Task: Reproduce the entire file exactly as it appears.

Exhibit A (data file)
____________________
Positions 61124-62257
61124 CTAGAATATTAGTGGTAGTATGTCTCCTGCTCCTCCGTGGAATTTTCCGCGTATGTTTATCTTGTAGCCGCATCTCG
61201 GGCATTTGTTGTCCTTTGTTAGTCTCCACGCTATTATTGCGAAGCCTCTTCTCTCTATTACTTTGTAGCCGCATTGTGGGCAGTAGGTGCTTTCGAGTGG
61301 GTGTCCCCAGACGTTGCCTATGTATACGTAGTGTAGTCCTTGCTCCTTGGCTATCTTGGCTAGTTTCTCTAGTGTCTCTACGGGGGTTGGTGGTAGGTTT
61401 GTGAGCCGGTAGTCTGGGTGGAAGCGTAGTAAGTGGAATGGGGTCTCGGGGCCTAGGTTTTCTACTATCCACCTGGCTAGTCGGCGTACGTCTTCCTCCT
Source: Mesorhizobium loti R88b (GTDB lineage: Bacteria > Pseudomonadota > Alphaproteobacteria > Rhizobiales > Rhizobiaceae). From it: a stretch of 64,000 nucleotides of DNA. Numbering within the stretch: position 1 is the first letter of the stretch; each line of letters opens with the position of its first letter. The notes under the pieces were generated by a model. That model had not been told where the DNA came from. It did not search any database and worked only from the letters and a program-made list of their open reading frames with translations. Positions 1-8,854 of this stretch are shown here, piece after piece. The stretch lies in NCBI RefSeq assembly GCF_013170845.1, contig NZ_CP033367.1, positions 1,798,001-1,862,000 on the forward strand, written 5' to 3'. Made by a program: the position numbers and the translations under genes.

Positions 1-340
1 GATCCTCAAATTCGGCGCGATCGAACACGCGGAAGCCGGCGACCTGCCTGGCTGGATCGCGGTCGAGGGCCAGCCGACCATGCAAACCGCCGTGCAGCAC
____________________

Positions 61124-62257
61124 CTAGAATATTAGTGGTAGTATGTCTCCTGCTCCTCCGTGGAATTTTCCGCGTATGTTTATCTTGTAGCCGCATCTCG
61201 GGCATTTGTTGTCCTTTGTTAGTCTCCACGCTATTATTGCGAAGCCTCTTCTCTCTATTACTTTGTAGCCGCATTGTGGGCAGTAGGTGCTTTCGAGTGG
61301 GTGTCCCCAGACGTTGCCTATGTATACGTAGTGTAGTCCTTGCTCCTTGGCTATCTTGGCTAGTTTCTCTAGTGTCTCTACGGGGGTTGGTGGTAGGTTT
61401 GTGAGCCGGTAGTCTGGGTGGAAGCGTAGTAAGTGGAATGGGGTCTCGGGGCCTAGGTTTTCTACTATCCACCTGGCTAGTCGGCGTACGTCTTCCTCCT
Source: Mesorhizobium loti R88b (GTDB lineage: Bacteria > Pseudomonadota > Alphaproteobacteria > Rhizobiales > Rhizobiaceae). From it: a stretch of 64,000 nucleotides of DNA. Numbering within the stretch: position 1 is the first letter of the stretch; each line of letters opens with the position of its first letter. The notes under the pieces were generated by a model. That model had not been told where the DNA came from. It did not search any database and worked only from the letters and a program-made list of their open reading frames with translations. Positions 1-8,854 of this stretch are shown here, piece after piece. The stretch lies in NCBI RefSeq assembly GCF_013170845.1, contig NZ_CP033367.1, positions 1,798,001-1,862,000 on the forward strand, written 5' to 3'. Made by a program: the position numbers and the translations under genes.

Positions 1-340
1 GATCCTCAAATTCGGCGCGATCGAACACGCGGAAGCCGGCGACCTGCCTGGCTGGATCGCGGTCGAGGGCCAGCCGACCATGCAAACCGCCGTGCAGCAC